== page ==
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Attorney Admits D.C. Police Used Tear Gas on Protesters Near Trump’s Controversial Church Photo Op

Donald Trump in front of St. John's Episcopal Church on June 1, 2020

Donald Trump in front of St. John’s Episcopal Church on June 1, 2020.

An attorney for Washington D.C.’s local cops admitted on Friday that officers did use tear gas on protesters around Lafayette Square last June. Critics at the time said the area was cleared so that then-President Donald Trump could have a self-serving photo op at St. John’s Episcopal Church. This included Rev. Mariann Edgar Budde, the bishop of the Episcopal Diocese of Washington, who said POTUS used the church as a “prop.”

Lawyer Richard Sobiecki, who represents D.C.’s Metropolitan Police Department, made no mention of the former head of state in a court hearing on Friday over a lawsuit from the American Civil Liberties Union and protesters.

“The curfew, violence of past nights, chaos created by federal defendants, discharge of tear gas in that direction was not unreasonable,” he said, according to WUSA. Reporting at the time showed that protesters in the area were peaceful.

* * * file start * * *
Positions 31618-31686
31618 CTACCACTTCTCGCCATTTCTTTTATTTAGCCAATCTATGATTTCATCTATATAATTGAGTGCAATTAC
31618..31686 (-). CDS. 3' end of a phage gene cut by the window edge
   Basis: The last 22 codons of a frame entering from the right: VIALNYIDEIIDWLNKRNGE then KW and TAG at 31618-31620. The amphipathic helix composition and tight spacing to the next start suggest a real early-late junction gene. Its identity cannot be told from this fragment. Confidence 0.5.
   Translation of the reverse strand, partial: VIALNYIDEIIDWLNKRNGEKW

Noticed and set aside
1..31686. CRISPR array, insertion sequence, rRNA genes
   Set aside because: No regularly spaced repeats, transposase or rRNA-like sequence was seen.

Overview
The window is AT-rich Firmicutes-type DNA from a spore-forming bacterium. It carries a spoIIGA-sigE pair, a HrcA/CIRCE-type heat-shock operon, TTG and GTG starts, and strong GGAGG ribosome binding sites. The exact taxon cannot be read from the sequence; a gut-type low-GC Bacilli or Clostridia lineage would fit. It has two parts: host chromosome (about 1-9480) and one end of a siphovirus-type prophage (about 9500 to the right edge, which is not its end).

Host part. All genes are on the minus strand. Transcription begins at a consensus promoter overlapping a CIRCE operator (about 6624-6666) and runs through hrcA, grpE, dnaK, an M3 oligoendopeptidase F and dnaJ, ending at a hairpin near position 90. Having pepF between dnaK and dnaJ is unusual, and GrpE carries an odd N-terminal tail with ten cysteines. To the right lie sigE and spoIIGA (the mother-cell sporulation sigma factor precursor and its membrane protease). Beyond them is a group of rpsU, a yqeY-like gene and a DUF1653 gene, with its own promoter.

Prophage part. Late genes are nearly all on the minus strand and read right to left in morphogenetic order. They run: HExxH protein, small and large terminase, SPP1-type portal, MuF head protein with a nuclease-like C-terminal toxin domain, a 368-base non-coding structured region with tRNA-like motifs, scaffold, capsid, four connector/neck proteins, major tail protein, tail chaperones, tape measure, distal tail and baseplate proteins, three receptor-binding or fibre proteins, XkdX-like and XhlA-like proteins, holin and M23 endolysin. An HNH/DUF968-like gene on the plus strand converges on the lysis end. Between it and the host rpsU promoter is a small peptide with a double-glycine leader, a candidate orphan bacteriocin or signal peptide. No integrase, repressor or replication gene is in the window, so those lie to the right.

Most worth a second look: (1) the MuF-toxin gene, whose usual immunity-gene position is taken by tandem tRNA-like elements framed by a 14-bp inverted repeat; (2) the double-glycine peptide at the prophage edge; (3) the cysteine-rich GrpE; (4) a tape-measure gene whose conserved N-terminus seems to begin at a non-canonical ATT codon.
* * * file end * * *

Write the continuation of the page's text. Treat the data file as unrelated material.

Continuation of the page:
ACLU attorney Scott Michelman told the outlet that police engaged in an “unexpected” attack.

“They suggested at various points they were encouraging people to move south on 17th street,” he reportedly said. “And that was encouraging via tear gas. That day was scarring in multiple ways, just in terms of the unexpected nature of the attack, the brutality of it, and the betrayal that many of them felt.”

Sobiecki’s admission is quite the turn. U.S. Park Police previously denied using tear gas, and some conservative pundits joined in downplaying the police response to the protests.

Those at the scene, including journalists, said tear gas was in fact used on peaceful protesters before the 7 p.m. ET curfew.

Some online remarked bitterly on the admission.

[Screengrab via ABC News]

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